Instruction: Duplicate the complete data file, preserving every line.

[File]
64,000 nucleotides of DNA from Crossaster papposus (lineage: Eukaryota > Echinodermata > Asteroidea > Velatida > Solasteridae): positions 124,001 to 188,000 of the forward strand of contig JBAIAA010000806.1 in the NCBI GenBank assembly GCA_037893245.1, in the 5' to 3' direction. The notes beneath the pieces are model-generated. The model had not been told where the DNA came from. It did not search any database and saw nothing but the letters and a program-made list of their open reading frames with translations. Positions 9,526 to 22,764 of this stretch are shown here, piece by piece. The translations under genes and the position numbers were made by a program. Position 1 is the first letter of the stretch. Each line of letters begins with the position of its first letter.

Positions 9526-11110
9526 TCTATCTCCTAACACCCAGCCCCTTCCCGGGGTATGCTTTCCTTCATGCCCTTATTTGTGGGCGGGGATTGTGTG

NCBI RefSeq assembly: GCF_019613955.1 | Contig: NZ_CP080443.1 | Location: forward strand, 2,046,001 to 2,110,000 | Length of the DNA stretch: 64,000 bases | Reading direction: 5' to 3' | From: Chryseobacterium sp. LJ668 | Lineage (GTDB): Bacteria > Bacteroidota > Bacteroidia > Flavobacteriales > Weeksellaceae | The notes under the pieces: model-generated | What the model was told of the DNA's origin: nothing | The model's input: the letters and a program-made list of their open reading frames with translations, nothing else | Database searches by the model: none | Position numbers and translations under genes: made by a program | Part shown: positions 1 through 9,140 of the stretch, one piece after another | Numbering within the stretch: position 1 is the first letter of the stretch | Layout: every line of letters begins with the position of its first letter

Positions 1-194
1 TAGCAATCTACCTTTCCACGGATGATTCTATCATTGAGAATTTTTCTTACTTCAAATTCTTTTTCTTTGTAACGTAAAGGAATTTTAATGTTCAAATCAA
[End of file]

64,000 nucleotides of DNA from Crossaster papposus (lineage: Eukaryota > Echinodermata > Asteroidea > Velatida > Solasteridae): positions 124,001 to 188,000 of the forward strand of contig JBAIAA010000806.1 in the NCBI GenBank assembly GCA_037893245.1, in the 5' to 3' direction. The notes beneath the pieces are model-generated. The model had not been told where the DNA came from. It did not search any database and saw nothing but the letters and a program-made list of their open reading frames with translations. Positions 9,526 to 22,764 of this stretch are shown here, piece by piece. The translations under genes and the position numbers were made by a program. Position 1 is the first letter of the stretch. Each line of letters begins with the position of its first letter.

Positions 9526-11110
9526 TCTATCTCCTAACACCCAGCCCCTTCCCGGGGTATGCTTTCCTTCATGCCCTTATTTGTGGGCGGGGATTGTGTG

NCBI RefSeq assembly: GCF_019613955.1 | Contig: NZ_CP080443.1 | Location: forward strand, 2,046,001 to 2,110,000 | Length of the DNA stretch: 64,000 bases | Reading direction: 5' to 3' | From: Chryseobacterium sp. LJ668 | Lineage (GTDB): Bacteria > Bacteroidota > Bacteroidia > Flavobacteriales > Weeksellaceae | The notes under the pieces: model-generated | What the model was told of the DNA's origin: nothing | The model's input: the letters and a program-made list of their open reading frames with translations, nothing else | Database searches by the model: none | Position numbers and translations under genes: made by a program | Part shown: positions 1 through 9,140 of the stretch, one piece after another | Numbering within the stretch: position 1 is the first letter of the stretch | Layout: every line of letters begins with the position of its first letter

Positions 1-194
1 TAGCAATCTACCTTTCCACGGATGATTCTATCATTGAGAATTTTTCTTACTTCAAATTCTTTTTCTTTGTAACGTAAAGGAATTTTAATGTTCAAATCAA